SERRATORE: The Northern Territory Senators and MPs I suppose united in hoping to get debate over euthanasia happening again? Is there bipartisan support?

MCCARTHY: Well look when we had the vote, Senator Nigel Scullion and I voted together, and that seems a very important signal for that bipartisanship and certainly when the delegation can down this week, Luke Gosling and Warren Snowdon were very much a part of that as well. So there is no doubt that there is support for Territory rights between the four of us.

SERRATORE: But I suppose we know on the other side of the ACT side there is a Liberal Senator, Zed Seselja who voted against euthanasia, and I suppose hasnt been changing from that position, from one Territory Senator nobody says a disappointing to see him take that stand?

MCCARTHY: It was deeply disappointing to see Senator Seselja to take that stand and no doubt the people of the ACT I think a felt that more than we did. But I do have to point at that if we look at the context still have public going on at the time there were concerns that even from then Prime Minister Malcolm Turnbull and that this was an issue they did not want to go to the House of Representatives so there was a lot of lobbying and the numbers went the way that it did.

SERRATORE: Will we ever see an opportunity for this debate again in Parliament? Be it in the Senate or in the House of Reps?

MCCARTHY: Well look I certainly want to be giving up for as long as I am Senator Paul. And I'm sure my colleagues here in the Federal Parliament from the Northern Territory will be supportive of that always.

SERRATORE: The voice youre hearing is that of Malarndirri McCarthy Northern Territory Labor Senator talking this afternoon about a remonstrance motion which is being put forward by the Northern Territory Government so basically a formal condemnation from the Northern Territory Government and I should mention the ACT Government to the Federal Parliament over the voting down of the David Lejonhelms Private Member's Bill. I suppose at the same time though Malarndirri McCarthy, weve seen a whole bunch of other issues in the Northern Territory specifically I suppose the Citys Deal for Tennant Creek, the regional deal as well and I suppose no word of that since the change of Prime Ministership a couple of weeks ago. Arent these I suppose stronger bigger issues that needed that need your attention right now as opposed to suppose simply the failure to pass a Bill over legalising euthanasia?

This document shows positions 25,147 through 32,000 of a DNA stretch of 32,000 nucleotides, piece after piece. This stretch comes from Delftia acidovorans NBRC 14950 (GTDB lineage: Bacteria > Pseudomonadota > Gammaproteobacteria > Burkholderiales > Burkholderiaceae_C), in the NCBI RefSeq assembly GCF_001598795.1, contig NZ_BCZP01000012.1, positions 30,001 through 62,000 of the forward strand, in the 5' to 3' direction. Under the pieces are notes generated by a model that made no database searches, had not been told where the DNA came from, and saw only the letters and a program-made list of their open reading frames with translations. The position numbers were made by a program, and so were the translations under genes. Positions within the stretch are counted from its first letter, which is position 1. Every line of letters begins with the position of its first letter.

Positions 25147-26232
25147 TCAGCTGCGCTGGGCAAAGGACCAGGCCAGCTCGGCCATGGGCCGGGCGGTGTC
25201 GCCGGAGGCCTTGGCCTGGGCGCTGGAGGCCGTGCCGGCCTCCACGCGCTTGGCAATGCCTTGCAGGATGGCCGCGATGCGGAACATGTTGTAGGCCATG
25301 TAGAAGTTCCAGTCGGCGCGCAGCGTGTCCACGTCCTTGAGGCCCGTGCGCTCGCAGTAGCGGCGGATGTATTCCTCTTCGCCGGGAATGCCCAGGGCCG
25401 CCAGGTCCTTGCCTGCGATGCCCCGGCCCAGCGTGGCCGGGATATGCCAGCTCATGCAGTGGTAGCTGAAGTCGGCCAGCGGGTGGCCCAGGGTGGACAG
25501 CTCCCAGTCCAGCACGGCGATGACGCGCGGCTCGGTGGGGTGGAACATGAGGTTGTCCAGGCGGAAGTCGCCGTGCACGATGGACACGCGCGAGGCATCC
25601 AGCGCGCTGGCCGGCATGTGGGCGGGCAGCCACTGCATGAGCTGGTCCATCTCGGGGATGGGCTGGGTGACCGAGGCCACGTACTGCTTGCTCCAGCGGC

MCCARTHY: They are a very important issue to not just a remonstrance clearly there are so many issues that impact the Northern Territory and our lobbying hasnt stopped in terms of those areas whether it is the City's Deal for Darwin City Deal that's supposed to be brokered in terms of Tennant Creek., housing, in particular, CDP - we know we have a say the to get through and to get on with and that doesn't stop us doing that

SERRATORE: Has there been any discussion with the Government or with the Prime Minister Scott Morrison on those issues between yourself and the PM?

MCCARTHY: They're important questions so I think with regard to the new Prime Minister they've got some very very shaky ground in terms of Peter Dutton in terms of his position and they've had their former Deputy Leader has come out expressing that she may not support him depending on what happens on the day. So I think there's some very unstable conversations going on they're very fractured Paul in terms of being able to push for these other issues, it's very difficult in this climate.

SERRATORE: Malarndirri McCarthy we appreciate your time this afternoon.

MCCARTHY: Thank you, Paul.